Dec. 24, 2020, 11:34 a.m.
When I start working on a machine learning project my first impulse is always to try to fit some models. At the end of the project I always remember how important exploratory data analysis is, and wish I had remembered sooner. Even on things where EDA doesn't seem necessary it usually is.
I have been working on an instance detection challenge and what use will EDA be on a dataset of annotated images ? It turns out a lot. After doing some EDA I found that many of the annotations were wrong, and simply by correcting them I was able to greatly increase my model's performance.
In addition, by doing some EDA on the predictions from a fitted model I was able to identify some common causes of errors and attempt to address them.
Dec. 17, 2020, 12:43 p.m.
I've had good luck with multi-scale training for image detection so I wanted to try it for classification of images that were of different sizes with objects at differing scales. I found some base code here , but this is based on PyTorch datasets, not on ImageFolders. I wrote some code to extend it to ImageFolders, which is in the below gist :
Nov. 26, 2020, 6:39 a.m.
I have some free Azure student credit so I decided to try to use some Azure VMs to train some of my models yesterday. I soon realized that a student account does not include a quota for any GPU more powerful than a K80 and with a student account there is no way to request increased quota. However, the student account does include a quota for "low priority instances" or spot instances, which are pre-emptible. So I set up a spot VM.
On AWS sometimes spot VMs can go for days before being pre-empted. Not so on Azure. I tried about a half dozen times, and no instance ever lasted long enough to complete even half an epoch, or about an hour. I was very disappointed because the spot prices were much better than AWS spot prices. For Azure spot instances you can set a price you are willing to pay, but even setting the price above the on demand price didn't make any difference.
My final complaint about Azure VMs is the shortage of images. AWS has a huge number of images for deep learning so you can basically just start the instance and you are set to go. Azure only has a few such images and they still required considerable configuration and installation of packages, which is made especially difficult by the fact that the instance kept shutting down.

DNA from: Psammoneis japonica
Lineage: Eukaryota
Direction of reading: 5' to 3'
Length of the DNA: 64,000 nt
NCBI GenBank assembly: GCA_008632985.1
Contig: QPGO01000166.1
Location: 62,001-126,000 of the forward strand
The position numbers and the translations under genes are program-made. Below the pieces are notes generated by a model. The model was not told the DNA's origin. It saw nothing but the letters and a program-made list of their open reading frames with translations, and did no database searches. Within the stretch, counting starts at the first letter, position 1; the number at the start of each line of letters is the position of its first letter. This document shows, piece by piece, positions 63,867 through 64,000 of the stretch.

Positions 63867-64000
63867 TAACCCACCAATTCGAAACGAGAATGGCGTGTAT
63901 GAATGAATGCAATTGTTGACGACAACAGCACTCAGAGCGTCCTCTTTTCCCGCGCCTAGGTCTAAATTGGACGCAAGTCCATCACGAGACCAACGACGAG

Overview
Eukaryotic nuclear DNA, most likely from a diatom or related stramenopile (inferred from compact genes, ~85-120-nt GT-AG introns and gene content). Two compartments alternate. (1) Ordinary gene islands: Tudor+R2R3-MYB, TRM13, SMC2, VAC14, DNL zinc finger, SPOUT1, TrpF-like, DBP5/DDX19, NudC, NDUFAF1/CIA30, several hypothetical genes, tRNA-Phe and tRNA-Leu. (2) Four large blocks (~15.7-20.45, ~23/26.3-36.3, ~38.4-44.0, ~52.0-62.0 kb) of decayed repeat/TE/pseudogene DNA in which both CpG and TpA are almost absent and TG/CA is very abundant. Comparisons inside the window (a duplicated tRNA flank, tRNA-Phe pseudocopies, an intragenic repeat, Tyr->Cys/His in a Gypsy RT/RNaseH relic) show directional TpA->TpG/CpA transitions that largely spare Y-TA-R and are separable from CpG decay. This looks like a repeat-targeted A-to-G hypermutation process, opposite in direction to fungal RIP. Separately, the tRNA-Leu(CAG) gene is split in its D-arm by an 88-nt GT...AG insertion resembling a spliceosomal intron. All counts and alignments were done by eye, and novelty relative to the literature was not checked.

I may use Azure on-demand VMs in the future, but the spot instances were largely useless.
Nov. 13, 2020, 9:40 a.m.
I have been using CoLab for quite a few years now and have always really appreciated the ability to get access to GPUs (and TPUs) for free. So when I recently found out about CoLab Pro I was reluctant to pay $10 a month for something I had been getting for free. However, at the same time I was paying hundreds of dollars a month for cloud GPU instances. Last week, after going well over my AWS budget last month, I decided to maybe try CoLab Pro and I am very glad I did.
CoLab Pro gives you priority on high-end GPUs - so far I have never not gotten a V100. This is the same GPU I was paying $0.90/hour spot rate (preemptible) on AWS. For me, the main disadvantage of CoLab was that each instance lasted usually about 10 hours before shutting down, and they would time out if left unattended or if I wasn't at the computer. CoLab Pro instances will last up to 24 hours, and they will not time out. I had one running at work the other day and when I got home I figured it had timed out, but when I went back the next morning it was still running !
Obviously, CoLab Pro is better suited to running experiments than executing long training, and it doesn't support multiple GPUs. And if you are using TensorFlow you have TPUs (I prefer PyTorch.) In the past I have repeatedly kicked myself after spending hundreds of dollars training a model, and then finding a small mistake. In the future I will be running my experiments on CoLab Pro and only using VMs when I am sure everything is correct and I need to train models quickly.